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When They Get it Right: the HP-12C
In 1985 I purchased my first personal computer: a Compaq transportable. It weighed 32lbs, had a screaming fast 8 MHz processor (no 4.88 MHz IBM dog for this power user), a 9 inch green-on-black screen, a 5.25” floppy drive (for disks that were really floppy), 1 Mb of RAM, and best of all, a 20 Mb hard disk — I never thought that I would need the 40 Mb option, and besides, that cost an extra grand. Total cost for a machine that could be toted about via its leather handle and that did not have a battery: $4,500.
Needless to say, that computer is only fit for use as a boat anchor today; even back then it could take two minutes to recalculate a large spreadsheet. My current laptop is literally hundreds of times faster, has thousands of times more storage, weighs in at a tenth of the weight of the Compaq, and in inflation-adjusted dollars it cost less that one fifth the price.
All of which makes Hewlett-Packard’s achievement with the HP-12C financial calculator the more amazing. The one that I bought in 1983 is sitting on my desk right now, and the same model can be found all over the financial world. It is still state of the art, and according to Wikipedia, it is HP’s longest lived product. Of course, its guts have been redesigned and the cost at Amazon is about half what I paid way back then, but you have to tip your hat to folks who could design a high tech product that is still a model of functionality and efficiency as it approaches its 30th birthday.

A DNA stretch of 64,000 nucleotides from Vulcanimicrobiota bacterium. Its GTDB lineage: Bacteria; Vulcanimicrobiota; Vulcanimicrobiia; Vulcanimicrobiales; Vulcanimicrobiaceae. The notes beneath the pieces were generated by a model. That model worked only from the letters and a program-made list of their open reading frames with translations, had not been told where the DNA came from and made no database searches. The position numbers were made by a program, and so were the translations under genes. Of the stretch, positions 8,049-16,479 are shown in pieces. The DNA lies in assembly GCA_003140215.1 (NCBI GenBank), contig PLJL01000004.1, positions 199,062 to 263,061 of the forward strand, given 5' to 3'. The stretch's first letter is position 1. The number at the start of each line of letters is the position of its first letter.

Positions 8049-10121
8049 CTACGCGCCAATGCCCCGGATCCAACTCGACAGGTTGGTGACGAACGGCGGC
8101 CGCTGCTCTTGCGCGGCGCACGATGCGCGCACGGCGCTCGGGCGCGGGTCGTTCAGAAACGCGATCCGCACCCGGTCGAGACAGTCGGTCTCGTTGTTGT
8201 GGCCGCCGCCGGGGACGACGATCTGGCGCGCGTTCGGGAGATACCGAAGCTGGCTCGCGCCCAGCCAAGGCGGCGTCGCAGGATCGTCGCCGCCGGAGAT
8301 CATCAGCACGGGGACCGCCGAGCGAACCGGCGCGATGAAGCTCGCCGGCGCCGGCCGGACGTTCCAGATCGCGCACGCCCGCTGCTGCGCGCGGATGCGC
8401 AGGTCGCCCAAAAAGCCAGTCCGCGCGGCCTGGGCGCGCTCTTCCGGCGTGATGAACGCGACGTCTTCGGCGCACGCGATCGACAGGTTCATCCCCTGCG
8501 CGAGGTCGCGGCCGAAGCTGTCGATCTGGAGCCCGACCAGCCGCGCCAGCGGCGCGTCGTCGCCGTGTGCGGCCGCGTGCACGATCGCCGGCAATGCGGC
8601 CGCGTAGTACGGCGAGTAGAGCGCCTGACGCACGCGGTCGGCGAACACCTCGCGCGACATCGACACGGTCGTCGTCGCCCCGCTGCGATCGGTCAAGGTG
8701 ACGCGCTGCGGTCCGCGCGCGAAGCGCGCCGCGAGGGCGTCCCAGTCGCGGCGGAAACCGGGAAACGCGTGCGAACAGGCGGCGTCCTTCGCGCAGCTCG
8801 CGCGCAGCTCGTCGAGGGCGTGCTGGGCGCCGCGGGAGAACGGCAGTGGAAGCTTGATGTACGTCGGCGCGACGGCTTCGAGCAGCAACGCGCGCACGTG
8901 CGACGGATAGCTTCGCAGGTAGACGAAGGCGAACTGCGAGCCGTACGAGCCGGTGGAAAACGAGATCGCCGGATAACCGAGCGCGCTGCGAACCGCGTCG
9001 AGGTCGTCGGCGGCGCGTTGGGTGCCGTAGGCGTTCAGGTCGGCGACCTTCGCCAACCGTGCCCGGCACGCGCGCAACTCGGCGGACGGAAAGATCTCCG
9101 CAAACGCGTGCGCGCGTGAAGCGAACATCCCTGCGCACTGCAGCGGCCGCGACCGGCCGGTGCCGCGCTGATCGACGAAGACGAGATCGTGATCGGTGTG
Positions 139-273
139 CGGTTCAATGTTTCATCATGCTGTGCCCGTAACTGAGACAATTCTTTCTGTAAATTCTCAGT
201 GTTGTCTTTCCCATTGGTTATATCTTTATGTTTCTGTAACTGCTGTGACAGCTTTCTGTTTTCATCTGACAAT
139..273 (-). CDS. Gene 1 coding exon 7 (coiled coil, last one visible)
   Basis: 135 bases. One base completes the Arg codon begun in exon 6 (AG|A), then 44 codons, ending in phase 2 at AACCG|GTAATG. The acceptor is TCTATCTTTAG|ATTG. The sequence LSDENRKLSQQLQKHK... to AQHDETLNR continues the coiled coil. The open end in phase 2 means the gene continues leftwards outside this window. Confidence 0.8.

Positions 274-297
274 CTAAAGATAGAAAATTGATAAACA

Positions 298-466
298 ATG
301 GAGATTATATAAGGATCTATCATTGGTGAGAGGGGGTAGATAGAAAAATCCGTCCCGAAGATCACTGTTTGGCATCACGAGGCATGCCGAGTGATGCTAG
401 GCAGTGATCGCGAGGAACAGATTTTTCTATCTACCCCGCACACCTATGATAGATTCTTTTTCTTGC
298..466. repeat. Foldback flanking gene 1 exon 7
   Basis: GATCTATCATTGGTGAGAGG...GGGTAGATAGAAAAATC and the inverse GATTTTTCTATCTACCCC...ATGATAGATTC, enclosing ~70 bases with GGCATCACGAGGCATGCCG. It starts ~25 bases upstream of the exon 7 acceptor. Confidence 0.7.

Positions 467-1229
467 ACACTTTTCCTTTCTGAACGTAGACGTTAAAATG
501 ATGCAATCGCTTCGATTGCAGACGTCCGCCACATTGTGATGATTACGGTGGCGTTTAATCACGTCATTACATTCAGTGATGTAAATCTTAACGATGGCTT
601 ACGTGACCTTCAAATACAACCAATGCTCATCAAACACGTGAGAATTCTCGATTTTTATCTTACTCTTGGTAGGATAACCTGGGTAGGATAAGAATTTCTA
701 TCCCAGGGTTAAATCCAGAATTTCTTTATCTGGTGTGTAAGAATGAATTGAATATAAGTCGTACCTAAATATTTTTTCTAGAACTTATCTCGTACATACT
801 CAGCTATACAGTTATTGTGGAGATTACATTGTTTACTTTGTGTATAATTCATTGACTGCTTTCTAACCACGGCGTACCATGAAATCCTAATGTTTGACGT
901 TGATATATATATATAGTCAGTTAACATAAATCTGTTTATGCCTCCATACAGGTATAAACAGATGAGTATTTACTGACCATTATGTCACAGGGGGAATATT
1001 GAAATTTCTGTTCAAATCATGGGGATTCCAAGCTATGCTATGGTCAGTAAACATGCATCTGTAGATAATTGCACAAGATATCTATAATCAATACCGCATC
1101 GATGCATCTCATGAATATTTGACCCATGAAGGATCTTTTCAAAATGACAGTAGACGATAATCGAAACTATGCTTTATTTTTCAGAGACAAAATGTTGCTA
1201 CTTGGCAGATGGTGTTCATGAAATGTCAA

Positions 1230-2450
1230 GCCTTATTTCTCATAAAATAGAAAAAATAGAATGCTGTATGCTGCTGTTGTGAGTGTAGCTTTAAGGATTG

August 14, 2013
Breaking: Of Crips and Bloods and Memories of Ghetto Parties
History repeats itself, first as tragedy and then as farce, or sometimes it just repeats itself. From the New York Times on November 30, 1998: At Dartmouth College, white students at a ”ghetto party” dressed…
June 25, 2013
Dean of the College Charlotte Johnson’s War on Students Part (2/2)
Today’s post again recounts the events that befell the Freshman. However, the content of the Hanover Police department report reproduced in this space yesterday is supplemented by information from my own interviews, a review of…
October 18, 2009
When Love Beckoned in 52nd Street
We were at San Francisco’s BIX last evening, enjoying prosecco, cheese, and a bit of music. A full year of inhabitation in Northern California has unraveled to me no decent venue for proper lounging, but…
October 9, 2009
D Afraid of a Little Competish
So our colleague and Dartblog writer Joe Asch informed me that the D has rejected our cunning advertising campaign. Uh-oh. The Dartmouth is widely known as a breeding ground for instant New York Times successes,…
September 4, 2009
How Regents Should Reign
As Dartmouth alumni proceed through the legal hoops necessary to defuse a Board-packing plan—which put in unhappy desuetude an historic 1891 Agreement between alumni and the College guaranteeing a half-democratically-elected Board of Trustees—it strikes one…
August 29, 2009
Election Reform Study Committee
If you are an alum of the College on the Hill, you may have received a number of e-mails of late beseeching your input for a new arm of the College’s Alumni Control Apparatus called…